Those wishing to move up generally opt for the Steyr Professional or model M.
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  #6  
Old 08-02-2014, 10:24 AM
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Re: Steyr Pro Hunter, Hawke Scope and the .260 Review

I enjoyed the article and got some more ideas about bullets from it. I do not shoot a .260, but do have a 6.5x55 that I've never had reason to look away from (two of them in fact). One is a military swede with a 6.5x20 scope and 50mm objective. With only a good trigger and carefully built handloads using Nosler Ballistic Tip 120's, that rifle will group under 1" at 200 yards off the bench. It is heavy, but what a stand rifle! The second is a lightweight mauser small ring m98 with a classic european stock, a claw mounted Kollmorgen 6x with a post and crosshair and a medium weight barrel, 25" long. I just finished chambering the barrel and crowning it with an 11 degree crown... If it does as well as my other one, I should be able to carry this one in the field easily - it's weight is only seven pounds with scope and adjustable mounts. It's a great thing that our modern gunmakers have not deserted the tried and true calibers.

My one question is if anyone has tried the 6.5 x 55 Ackley Improved? I've not seen data on that but I know I could easily convert my M98 to the AI if it is worth the difference.

Quote:
Originally Posted by toasted View Post
It's nice to read what others have to say about one of my favorite rifle/cartridges. I wasn't familiar with the 260 when I found a Pro Hunter at a gunshow and being a long time fan of the 6.5x55 it came home with me. My Pro Hunter is a consistent 3/4moa shooter even with the Remington 140gr Express Core-Lokt. Mine really shines with a 120gr Nosler Hunting BT with 43.5gr of IMR4350 avg 3/8" for 3 shots at 100yd.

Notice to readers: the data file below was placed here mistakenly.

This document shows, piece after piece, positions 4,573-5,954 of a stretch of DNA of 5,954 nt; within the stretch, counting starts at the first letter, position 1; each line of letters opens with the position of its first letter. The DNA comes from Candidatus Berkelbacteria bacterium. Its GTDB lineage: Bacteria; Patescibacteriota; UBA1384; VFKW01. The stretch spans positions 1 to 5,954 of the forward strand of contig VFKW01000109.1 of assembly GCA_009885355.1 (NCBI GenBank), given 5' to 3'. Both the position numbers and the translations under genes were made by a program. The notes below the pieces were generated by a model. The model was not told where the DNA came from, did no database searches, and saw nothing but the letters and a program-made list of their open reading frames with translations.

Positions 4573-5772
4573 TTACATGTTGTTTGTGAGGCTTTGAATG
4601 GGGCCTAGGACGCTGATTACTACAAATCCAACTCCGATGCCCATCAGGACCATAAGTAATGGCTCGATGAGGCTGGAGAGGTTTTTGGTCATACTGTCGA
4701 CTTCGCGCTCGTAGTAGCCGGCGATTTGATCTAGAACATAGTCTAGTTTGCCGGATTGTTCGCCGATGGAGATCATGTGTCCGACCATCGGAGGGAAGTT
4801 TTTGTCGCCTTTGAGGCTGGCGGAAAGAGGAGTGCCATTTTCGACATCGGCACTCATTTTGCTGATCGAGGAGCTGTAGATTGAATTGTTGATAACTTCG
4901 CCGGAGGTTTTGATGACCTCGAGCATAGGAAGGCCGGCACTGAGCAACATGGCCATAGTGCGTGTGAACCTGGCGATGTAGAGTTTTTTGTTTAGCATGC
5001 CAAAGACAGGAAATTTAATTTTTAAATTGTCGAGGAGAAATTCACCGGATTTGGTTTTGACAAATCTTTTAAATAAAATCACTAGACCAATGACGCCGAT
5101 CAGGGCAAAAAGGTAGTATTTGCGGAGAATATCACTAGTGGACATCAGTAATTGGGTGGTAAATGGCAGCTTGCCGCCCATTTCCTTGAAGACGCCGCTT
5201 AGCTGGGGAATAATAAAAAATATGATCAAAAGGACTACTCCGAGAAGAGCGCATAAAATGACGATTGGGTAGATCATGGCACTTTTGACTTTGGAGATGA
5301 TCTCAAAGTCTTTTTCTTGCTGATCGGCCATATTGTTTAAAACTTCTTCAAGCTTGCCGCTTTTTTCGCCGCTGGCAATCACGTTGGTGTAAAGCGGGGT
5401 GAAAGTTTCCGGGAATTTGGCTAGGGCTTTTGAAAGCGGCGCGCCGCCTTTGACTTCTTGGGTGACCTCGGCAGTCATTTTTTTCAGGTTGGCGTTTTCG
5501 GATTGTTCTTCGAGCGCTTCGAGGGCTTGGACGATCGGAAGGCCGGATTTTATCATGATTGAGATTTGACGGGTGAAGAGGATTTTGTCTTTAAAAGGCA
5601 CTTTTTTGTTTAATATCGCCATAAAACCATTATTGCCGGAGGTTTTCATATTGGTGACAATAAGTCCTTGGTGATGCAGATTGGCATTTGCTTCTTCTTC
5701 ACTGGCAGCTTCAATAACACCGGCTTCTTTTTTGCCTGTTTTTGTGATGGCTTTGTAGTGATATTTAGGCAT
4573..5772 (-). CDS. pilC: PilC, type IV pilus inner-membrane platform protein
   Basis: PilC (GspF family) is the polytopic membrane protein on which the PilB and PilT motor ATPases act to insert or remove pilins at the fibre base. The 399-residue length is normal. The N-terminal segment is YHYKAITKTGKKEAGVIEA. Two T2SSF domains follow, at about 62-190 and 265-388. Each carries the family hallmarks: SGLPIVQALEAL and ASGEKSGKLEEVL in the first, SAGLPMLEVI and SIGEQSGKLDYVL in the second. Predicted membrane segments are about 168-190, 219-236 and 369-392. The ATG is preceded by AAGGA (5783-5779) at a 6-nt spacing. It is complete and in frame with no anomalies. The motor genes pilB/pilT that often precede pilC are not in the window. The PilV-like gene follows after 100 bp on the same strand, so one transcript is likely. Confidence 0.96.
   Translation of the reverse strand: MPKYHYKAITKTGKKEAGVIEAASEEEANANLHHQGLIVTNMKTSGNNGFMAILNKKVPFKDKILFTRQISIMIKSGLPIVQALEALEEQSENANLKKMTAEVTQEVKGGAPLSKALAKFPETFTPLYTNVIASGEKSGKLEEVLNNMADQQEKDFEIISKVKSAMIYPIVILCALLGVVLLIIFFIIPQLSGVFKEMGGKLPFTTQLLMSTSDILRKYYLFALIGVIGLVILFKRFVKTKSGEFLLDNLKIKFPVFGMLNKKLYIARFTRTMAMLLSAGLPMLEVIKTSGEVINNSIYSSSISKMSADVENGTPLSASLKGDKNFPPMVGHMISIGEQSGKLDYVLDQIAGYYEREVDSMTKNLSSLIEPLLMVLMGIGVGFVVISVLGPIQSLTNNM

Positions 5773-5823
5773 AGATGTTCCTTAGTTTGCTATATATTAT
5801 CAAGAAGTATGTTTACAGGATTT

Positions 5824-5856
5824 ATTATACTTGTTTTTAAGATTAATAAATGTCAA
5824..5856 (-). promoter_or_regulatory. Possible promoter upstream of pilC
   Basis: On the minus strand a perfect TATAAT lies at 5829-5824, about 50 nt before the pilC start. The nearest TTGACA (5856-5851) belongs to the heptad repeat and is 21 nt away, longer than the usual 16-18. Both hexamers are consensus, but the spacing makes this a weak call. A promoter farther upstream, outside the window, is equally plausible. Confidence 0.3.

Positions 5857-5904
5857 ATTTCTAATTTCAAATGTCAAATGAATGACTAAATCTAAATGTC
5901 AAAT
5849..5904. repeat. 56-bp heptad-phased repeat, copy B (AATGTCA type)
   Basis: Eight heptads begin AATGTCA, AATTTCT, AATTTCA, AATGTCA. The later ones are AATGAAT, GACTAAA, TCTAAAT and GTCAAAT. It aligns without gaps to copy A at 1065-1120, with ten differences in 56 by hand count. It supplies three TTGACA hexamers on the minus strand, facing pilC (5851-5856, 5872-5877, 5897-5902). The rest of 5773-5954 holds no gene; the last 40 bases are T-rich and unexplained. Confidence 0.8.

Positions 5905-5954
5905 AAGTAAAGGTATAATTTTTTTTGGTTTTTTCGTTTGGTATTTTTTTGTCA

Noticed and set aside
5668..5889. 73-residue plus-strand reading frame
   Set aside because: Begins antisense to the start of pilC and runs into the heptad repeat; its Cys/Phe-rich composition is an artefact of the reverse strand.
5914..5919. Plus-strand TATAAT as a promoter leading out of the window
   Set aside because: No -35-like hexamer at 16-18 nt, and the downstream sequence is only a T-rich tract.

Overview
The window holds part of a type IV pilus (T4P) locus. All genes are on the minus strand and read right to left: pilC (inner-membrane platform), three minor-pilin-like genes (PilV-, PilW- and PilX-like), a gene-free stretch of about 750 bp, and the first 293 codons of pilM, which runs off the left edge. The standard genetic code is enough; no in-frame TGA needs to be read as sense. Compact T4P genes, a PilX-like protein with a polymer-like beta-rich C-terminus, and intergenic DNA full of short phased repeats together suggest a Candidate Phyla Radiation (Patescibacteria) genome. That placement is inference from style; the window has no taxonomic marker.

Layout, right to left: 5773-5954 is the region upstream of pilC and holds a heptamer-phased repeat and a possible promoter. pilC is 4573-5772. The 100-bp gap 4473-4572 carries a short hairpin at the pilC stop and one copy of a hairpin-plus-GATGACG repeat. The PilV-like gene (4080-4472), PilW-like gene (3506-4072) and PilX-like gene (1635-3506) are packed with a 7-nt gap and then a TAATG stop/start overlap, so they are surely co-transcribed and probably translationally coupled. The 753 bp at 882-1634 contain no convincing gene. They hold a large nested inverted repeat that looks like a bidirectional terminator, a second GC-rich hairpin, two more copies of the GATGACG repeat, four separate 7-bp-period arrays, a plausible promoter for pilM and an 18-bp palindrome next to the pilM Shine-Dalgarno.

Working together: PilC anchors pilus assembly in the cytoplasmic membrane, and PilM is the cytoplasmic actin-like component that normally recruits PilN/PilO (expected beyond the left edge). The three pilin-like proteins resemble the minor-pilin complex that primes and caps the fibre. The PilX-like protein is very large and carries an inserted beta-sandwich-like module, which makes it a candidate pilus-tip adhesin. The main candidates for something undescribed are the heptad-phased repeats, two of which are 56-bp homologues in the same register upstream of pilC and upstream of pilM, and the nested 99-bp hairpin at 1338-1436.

FYI Mcmillan offers a stock based on their A-3 model:
McMillan Tactical Stocks, McMillan Fiberglass Stocks, Synthetic Stocks, Tactical Stocks

Most of my rifles are in 6.5 bore, my old Swede in 6.5x55, the Steyr in 260 and a pair of 6.5 Grendels on the AR platform. Makes stocking components easier.

Steyr uses a bedding system that has a round front lug that fits into a matching recess in the stock and both actions screws bear against pillars embedded in the stock. With the accuracy and consistency of shot placement I get I won't bother with further bedding.

I enjoyed this article.
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  #7  
Old 08-27-2014, 09:26 PM
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Location: Western states
Posts: 27
Re: Steyr Pro Hunter, Hawke Scope and the .260 Review

Chaos -
My records show a 6.5-55 AI that was in for restoration several years ago. The semi-heavy barrel had been 26", was re-chambered down to 24 3/4" and crowned 10 degrees (rounded dome).

The trigger was re-polished and adjusted to customer's preferred 3.25 lbs. pull.

Considerable stock restoration left it in questionable shape, a new stock was suggested, but not purchased.

Barrel and action were de-rusted, welded, filed, shot blasted, normalized, cryogenic treated, straightened, and Parkerized.

An accurizing effort lists 15-round groups average .72" at 300 meters with max group at 1.48". A 5-round group at 500 m was 2.54", a 5-round group at 800 m was 7.44", a 5-round group at 1,000 m was 12.14". Accurizing was done with new brass, slugs were 125 grain Sierra boat tail spitzer. I see several tests with conflicting data regarding powders and charges. Probably mis-recorded or should have been re-run. This was NOT one of Parker Ackley's jobs - its not his handwriting - probably either my grandfather's or one of his friends, possibly one of my uncle's. Nobody signed the notebook.

Note on the .260 Remington round - a friend made up a .260 and quite stoically reported it as one of the best 1000 m rounds available - that was before he tried the 6.5-.284 (now Norma) round, which he reports is THE best. Other friends are split regarding the 6BR and the 6.5-.284 Norma - groups keep going down as they put their money and efforts into these 2 excellent rounds.